At this very moment, I should be on a plane to Italy.
My friend Katie Tallo (of Momentum Gathering) and I have planned this trip for six months. We were going to stay first at our friend Diana Baur’s amazing bed and breakfast in Acqui Terme in Northern Italy.
Then we were going to spend a few days on Lake Como near the border of Italy and Switzerland.
Needless to say, we were beyond excited. Both of us had our luggage packed, flights booked, car rented, accommodations arranged.
Loose ends had been tied up at home and at work, someone was scheduled to pick up the mail, and my ride to the airport was set.
Then the unexpected happened.
Yesterday morning, the day before we are supposed to fly away, my teenage son became quite ill. (Nothing life-threatening, and he’s OK.) We were at the doctor’s office most of yesterday and had to spend some time at the hospital yesterday afternoon and evening.
By midday yesterday, I was in a muddle of worry about him, angst about what this would do to dear Katie, my traveling companion, and confusion about whether or not the situation merited my staying or going.
As women often do in these situations, I phoned a friend. I called my best friend Jeanne who knows me so well and who will speak her mind with love. I asked her what to do. She took a deep breath and said this: “Italy will always be there. Your son needs you right now and you should stay.”
Sometimes when you’ve had a bold dream, you’ve chased it, and made it happen, the idea of anything disrupting that dream is hard to fathom. In the midst of all of the upheaval yesterday, I just couldn’t grasp that Italy was evaporating in front of my eyes.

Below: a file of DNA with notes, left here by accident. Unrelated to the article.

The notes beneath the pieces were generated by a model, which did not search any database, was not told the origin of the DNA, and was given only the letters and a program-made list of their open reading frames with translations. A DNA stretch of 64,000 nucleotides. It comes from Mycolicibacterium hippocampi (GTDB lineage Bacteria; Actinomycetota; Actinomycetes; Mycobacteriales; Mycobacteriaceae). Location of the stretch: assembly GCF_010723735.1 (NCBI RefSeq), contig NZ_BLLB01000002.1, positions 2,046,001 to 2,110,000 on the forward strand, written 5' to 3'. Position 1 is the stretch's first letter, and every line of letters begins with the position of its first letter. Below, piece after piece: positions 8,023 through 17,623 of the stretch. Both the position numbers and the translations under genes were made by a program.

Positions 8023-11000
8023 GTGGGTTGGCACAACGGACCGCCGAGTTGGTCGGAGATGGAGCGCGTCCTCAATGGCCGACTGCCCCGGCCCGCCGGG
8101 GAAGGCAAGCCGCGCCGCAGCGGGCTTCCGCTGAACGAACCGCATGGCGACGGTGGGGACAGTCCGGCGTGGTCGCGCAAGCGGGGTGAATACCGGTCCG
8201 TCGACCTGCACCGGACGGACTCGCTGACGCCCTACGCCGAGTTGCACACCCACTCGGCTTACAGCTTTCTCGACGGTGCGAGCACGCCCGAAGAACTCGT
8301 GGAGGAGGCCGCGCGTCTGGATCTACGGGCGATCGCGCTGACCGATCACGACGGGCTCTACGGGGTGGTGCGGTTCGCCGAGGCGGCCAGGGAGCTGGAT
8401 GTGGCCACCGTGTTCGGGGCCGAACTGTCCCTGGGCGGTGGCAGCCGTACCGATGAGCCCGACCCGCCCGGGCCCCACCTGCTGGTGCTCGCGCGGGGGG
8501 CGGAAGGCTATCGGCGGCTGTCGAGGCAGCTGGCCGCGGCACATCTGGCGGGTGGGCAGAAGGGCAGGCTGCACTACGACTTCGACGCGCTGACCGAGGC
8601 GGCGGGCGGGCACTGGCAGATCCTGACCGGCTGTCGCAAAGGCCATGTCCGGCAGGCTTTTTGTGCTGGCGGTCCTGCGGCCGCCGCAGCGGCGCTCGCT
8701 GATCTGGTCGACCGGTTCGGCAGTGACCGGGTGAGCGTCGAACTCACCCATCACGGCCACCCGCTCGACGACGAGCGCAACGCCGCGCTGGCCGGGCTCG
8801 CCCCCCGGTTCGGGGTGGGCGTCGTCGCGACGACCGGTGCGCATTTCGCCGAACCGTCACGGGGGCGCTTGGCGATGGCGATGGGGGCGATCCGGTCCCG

I needed someone I trusted to blow the cold air of reality in my face. I needed to be reminded that real life sometimes must trump your dreams.
This morning I awakened early to prepare for a doctor’s appointment with my son. My full suitcase was gaping open in front of me, everything neatly folded and packed away. A wave of disappointment and sadness washed over me. I wasn’t going. Katie wasn’t going. We have to let Italy go this week.
On the way home from the doctor’s appointment, my son turned to me and said, “Mom, I’m so sorry about messing up your trip.” Without hesitating to think, I responded, “There is no place in the world I’d rather be than with you right now. I can go to Italy any time.”
The expression on his face was worth a thousand trips to Italy. I will never forget that moment and his look of love and relief, and perhaps it will remain in his primordial teenage brain as well.
Sometimes real life can trump your dreams, and sometimes it can provide you a gift far greater than any dream you can imagine. Italy will always be there . . .